Van Beek: County commissioners work with sheriff on mental health (column)
September 27, 2017
When lives are in your hands, you want a team that you can depend on. I am so fortunate to have an incredible staff at all levels of the Sheriff's Office. We collaborate and develop strategies for making Eagle County a safe place to live and work, while also connecting with local community organizations to create fun spaces and a prosperous business environment. Often, this combination requires involvement with other county agencies and a close association with the Eagle County Board of Commissioners.
When your experience and research indicates a specific course of action, it can be frustrating to encounter challenges, yet it can also be incredibly rewarding. I truly appreciate the diversity of opinions and guidance that I receive from the commissioners, as our vision is filtered through the lens of varied experience, producing expanded ideas of design and implementation.
The governing of Eagle County encompasses numerous agencies and affiliates. The commissioners operate as a governmental body, focused on the county's core mission by providing budgetary, legislative and accountability oversight. They have the benefit of viewing the big picture of issues and how each relates to other agencies within the county. Thus, individual entities within the county benefit from the input.
Of all the county agencies, the Sheriff's Office probably covers the widest range of issues, given our jurisdiction, and working in unison with the commissioners helps us to construct programs and strategies that can be successful, while serving the needs of multiple stakeholders.
There are three elected county commissioners, each with a unique background and skillset and all committed to enhancing our lives in Eagle County. A recent example of this concern was in seeking a solution to the lack of mental health facilities in the valley.
The Detention Center has been a source of assistance for inmates needing counseling and medication, but once they depart the center, they are left without the support necessary to maintain a healthy state of mind, which could result in additional inappropriate and potentially illegal actions. Often the cause of their erratic behavior can be remedied with proper psychological care.
Recommended Stories For You
Currently, the only mental crisis stabilization units or drug/alcohol detox facilities are located on the Front Range, with more limited access available in Grand Junction. With the growing opioid crisis and the need for emotional and mental support, along with the importance of diagnosing and treating conditions early, it has become imperative to develop nearby resources.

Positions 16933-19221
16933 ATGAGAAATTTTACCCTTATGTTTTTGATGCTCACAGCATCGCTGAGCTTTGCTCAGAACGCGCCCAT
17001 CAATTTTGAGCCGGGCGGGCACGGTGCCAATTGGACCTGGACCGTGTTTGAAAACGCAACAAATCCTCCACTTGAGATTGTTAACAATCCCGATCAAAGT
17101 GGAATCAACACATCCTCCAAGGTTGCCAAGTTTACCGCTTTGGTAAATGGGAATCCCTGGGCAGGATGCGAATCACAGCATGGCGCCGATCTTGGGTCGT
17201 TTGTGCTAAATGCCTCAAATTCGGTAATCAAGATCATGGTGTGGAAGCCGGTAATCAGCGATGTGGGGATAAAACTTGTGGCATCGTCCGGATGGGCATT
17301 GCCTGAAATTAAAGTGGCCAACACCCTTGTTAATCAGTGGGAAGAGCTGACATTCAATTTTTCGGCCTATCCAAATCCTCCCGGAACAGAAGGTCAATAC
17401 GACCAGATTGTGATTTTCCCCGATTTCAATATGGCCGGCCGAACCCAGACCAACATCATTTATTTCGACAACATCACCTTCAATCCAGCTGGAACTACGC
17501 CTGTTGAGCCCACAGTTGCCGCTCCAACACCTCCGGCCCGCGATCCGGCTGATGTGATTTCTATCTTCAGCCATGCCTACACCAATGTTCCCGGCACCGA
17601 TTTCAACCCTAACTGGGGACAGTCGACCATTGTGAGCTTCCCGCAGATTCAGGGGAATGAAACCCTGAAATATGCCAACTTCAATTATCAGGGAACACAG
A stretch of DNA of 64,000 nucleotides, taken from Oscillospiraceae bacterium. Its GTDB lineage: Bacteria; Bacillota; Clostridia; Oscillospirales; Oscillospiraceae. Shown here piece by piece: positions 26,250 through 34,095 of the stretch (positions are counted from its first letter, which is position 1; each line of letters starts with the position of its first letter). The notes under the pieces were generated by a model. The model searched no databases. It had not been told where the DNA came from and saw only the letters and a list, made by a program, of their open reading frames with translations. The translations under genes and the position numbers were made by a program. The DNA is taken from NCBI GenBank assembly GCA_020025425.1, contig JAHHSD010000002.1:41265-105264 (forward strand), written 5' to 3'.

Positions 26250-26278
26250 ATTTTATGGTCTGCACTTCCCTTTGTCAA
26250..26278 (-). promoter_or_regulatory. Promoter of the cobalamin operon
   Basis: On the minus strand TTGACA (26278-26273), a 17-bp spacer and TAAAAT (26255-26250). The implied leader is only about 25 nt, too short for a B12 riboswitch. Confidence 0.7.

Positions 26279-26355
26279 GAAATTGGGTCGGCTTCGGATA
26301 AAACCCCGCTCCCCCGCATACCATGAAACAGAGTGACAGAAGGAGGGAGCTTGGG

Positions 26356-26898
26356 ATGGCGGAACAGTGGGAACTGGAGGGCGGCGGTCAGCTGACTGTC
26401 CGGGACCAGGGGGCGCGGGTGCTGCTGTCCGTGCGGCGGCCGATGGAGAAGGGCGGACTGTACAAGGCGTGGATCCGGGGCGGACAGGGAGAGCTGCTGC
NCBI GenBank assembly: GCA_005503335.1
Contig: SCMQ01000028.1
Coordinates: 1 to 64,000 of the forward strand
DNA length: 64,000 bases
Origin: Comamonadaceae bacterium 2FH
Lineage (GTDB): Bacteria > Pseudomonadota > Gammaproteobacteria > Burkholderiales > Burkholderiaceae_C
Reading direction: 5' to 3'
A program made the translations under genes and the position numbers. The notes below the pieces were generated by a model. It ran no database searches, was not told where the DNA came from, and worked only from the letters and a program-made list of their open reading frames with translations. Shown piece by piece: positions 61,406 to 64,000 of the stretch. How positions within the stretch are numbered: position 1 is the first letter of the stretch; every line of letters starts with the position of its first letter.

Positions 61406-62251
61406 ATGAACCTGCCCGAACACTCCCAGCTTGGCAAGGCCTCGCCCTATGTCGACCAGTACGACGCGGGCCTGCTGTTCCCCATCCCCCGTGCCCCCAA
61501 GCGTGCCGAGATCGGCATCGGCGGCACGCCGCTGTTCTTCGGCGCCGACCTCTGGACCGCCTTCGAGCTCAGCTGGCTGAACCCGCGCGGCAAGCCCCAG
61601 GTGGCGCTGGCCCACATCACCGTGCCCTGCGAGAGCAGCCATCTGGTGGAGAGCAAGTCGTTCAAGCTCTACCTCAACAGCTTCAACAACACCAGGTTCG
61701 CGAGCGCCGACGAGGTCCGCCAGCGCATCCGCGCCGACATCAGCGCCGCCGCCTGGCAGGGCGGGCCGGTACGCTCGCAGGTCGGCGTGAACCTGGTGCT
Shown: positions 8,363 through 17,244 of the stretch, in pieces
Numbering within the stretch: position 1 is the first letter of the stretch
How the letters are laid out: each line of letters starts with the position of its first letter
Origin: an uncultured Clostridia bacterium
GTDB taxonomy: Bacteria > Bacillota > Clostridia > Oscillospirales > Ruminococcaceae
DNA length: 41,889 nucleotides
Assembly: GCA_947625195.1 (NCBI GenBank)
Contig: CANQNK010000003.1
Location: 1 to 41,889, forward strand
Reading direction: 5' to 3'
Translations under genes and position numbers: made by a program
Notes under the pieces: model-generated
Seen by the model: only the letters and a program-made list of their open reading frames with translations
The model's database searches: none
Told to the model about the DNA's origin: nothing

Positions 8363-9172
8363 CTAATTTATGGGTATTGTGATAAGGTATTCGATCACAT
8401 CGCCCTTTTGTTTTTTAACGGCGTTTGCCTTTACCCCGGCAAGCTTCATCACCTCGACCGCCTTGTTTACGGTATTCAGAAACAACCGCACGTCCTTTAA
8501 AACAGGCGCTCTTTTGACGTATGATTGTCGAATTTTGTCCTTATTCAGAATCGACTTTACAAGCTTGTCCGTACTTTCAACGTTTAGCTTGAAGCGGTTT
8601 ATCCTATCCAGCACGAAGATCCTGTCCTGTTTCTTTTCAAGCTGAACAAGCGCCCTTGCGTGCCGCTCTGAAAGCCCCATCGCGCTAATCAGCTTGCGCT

After years of debating possibilities, we polled the possibility of utilizing a recreational (not medical) marijuana tax to support the development of new mental health programs. The response was overwhelmingly positive. We also were surprised at the incredible support received by the marijuana dispensaries and growers in providing this funding. Our collaboration resulted in a ballot initiative for voter consideration: Initiative 1A.
The county commissioners drafted the submission, utilizing a tax formula that will generate approximately $1.2 million per year to be directed to specific mental health projects. The commissioners coordinated all entities in the development of this proposal. It is an excellent example of how the Eagle County Board of Commissioners works with government and private sector stakeholders in achieving potential solutions.
As an elected official, naturally I am precluded from encouraging you to vote in any particular manner, nor would I want to. There are pros and cons to every decision. What I do encourage is for the community to examine the issue and to vote accordingly. On Election Day, it is the voters who will decide if this is an appropriate source of income.
I am so grateful to our team, which works tirelessly in our Detention Center to help those in need of these services, and I am excited about the upcoming possibilities. Looking forward to many more smiling faces as we expand the ability for all to enjoy the incredible life we share in Eagle County.
James van Beek is the Eagle County sheriff. You can reach him at firstname.lastname@example.org.
Trending In: Opinion
- Carnes: A bigly appropriate Christmas poem (column)
- Birds of Prey showed our valley shining in the global spotlight; thanks for your contribution (letter)
- Lien: Tell Sen. Cory Gardner to support Land and Water Conservation Fund (column)
- Was that comment about ‘peasants’ riding the bus intended to be funny? (letter)
- Carier: Is Santa real? He lives in us all (column)
- Skier dies after crash at Breckenridge Ski Resort
- Trust your gut: Man at center of I-70 stabbing incident warns public
- More than 2,400 petition signatures oppose Berlaimont plan north of Edwards
- Beaver Creek extends hours, opens more terrain Saturday
- Vail Pass upgrades will have to balance needs of motorists, cyclists, wildlife